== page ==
Ahead of last month’s United Nations global climate summit, Google, the world’s biggest provider of ads online, made a big announcement: It would stop placing ads on sites that deny the scientific consensus on climate change.
Banned from profiting from its advertising program, Google said, were sites and videos falsely referring to global warming as a hoax or a scam. Also no longer welcome to run Google ads: Content falsely claiming that greenhouse gas emissions, or human activity, do not contribute to climate change.
But new research shows that Google’s policy has had limited effect so far.
As of Wednesday, ads placed by Google were still running on scores of articles, including ones on major right-wing sites like Breitbart, that falsely called global warming a hoax and described the United Nations climate conference last month as “a gigantic eco-fascist gaslighting operation.” In reality, diplomats from nearly 200 countries struck a major agreement to intensify efforts to fight the serious hazards posed by a hotter planet.
The Center for Countering Digital Hate, a nonprofit group based in London, said on Thursday that it had counted at least 50 new climate denial articles on 14 different sites, all published after Nov. 9, when Google’s new policy was to have taken effect. An earlier report by the center’s researchers found that 10 of the most prominent publishers of climate denial content had received nearly 1.1 billion visits in the six months before the climate conference.
That’s a concern because the ad revenue that these denial sites earn by running Google ads then helps to fund more denial content, said Imran Ahmed, the center’s chief executive. “The more ad revenue they get, the more they can pump out articles and they can get it in front of as many eyeballs as possible,” he said.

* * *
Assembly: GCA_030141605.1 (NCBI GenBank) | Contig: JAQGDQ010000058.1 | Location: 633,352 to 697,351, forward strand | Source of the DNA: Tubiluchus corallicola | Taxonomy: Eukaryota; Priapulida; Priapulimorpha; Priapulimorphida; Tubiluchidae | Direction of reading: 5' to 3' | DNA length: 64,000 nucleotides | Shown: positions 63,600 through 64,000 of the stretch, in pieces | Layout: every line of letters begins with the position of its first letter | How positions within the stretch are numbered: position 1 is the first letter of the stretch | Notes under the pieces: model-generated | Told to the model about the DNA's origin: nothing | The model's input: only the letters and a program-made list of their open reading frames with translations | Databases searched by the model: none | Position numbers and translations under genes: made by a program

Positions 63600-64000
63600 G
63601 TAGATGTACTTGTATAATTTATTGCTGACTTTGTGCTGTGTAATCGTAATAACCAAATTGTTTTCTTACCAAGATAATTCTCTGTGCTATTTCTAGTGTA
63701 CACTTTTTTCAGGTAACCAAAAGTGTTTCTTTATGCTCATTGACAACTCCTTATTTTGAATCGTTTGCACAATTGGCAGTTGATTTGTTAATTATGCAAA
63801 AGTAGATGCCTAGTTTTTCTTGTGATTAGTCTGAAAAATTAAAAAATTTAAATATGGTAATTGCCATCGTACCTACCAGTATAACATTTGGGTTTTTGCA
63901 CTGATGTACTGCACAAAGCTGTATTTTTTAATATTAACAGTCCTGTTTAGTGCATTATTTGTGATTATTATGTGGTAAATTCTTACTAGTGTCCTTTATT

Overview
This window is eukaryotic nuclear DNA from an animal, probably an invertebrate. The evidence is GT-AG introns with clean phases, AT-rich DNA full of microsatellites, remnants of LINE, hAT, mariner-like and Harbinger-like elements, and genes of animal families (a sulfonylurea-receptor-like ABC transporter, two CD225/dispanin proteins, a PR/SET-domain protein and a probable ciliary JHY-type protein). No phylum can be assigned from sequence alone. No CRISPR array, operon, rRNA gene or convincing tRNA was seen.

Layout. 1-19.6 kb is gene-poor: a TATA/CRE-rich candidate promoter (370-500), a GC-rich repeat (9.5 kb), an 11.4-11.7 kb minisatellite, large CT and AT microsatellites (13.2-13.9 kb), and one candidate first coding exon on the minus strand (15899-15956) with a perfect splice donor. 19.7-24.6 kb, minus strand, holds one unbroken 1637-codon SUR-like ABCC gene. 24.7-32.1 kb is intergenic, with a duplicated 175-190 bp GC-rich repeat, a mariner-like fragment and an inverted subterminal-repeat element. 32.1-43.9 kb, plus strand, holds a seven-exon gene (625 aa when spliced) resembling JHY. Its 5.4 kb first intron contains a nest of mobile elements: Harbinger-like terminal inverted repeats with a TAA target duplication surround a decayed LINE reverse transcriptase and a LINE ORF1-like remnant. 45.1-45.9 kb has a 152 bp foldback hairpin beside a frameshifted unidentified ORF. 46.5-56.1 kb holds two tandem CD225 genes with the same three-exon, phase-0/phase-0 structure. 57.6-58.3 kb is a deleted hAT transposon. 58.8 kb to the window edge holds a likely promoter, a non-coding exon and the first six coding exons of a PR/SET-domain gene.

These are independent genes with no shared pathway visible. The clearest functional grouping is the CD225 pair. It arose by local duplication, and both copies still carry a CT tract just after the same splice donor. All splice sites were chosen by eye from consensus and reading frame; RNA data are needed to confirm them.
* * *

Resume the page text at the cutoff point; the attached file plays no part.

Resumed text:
In fact, Google’s business model, to maximize its reach on the internet and to use personal data and algorithms to optimize ad placements, had made it “a major route for the monetization of malignant content, whether it’s vaccine denial, identity-based hate, climate denial,” Mr. Ahmed said.
Michael Aciman, a spokesman for Google, said the company had reviewed the pages in question and had taken “appropriate enforcement actions.” Early on Thursday, Breitbart climate denial articles that had displayed ads placed by Google were no longer displaying them.
“When we find content that crosses the line from policy debate to promoting climate change denial, we stop serving ads on that page or site,” Mr. Aciman said.
The findings underscore how Google has struggled to rein in even blatant examples of climate denialism, experts said. The company’s latest pledge was triggered by mounting pressure on Google to stop monetizing the worst examples of online climate denial.
Understand the Lastest News on Climate Change
“There’s no ambiguity that these pages are out of sync with mainstream climate science,” said John Cook, an assistant professor at the Center for Climate Change Communication at George Mason University, whose research encompasses using machine learning to identify climate misinformation. “They shouldn’t be difficult to blacklist.”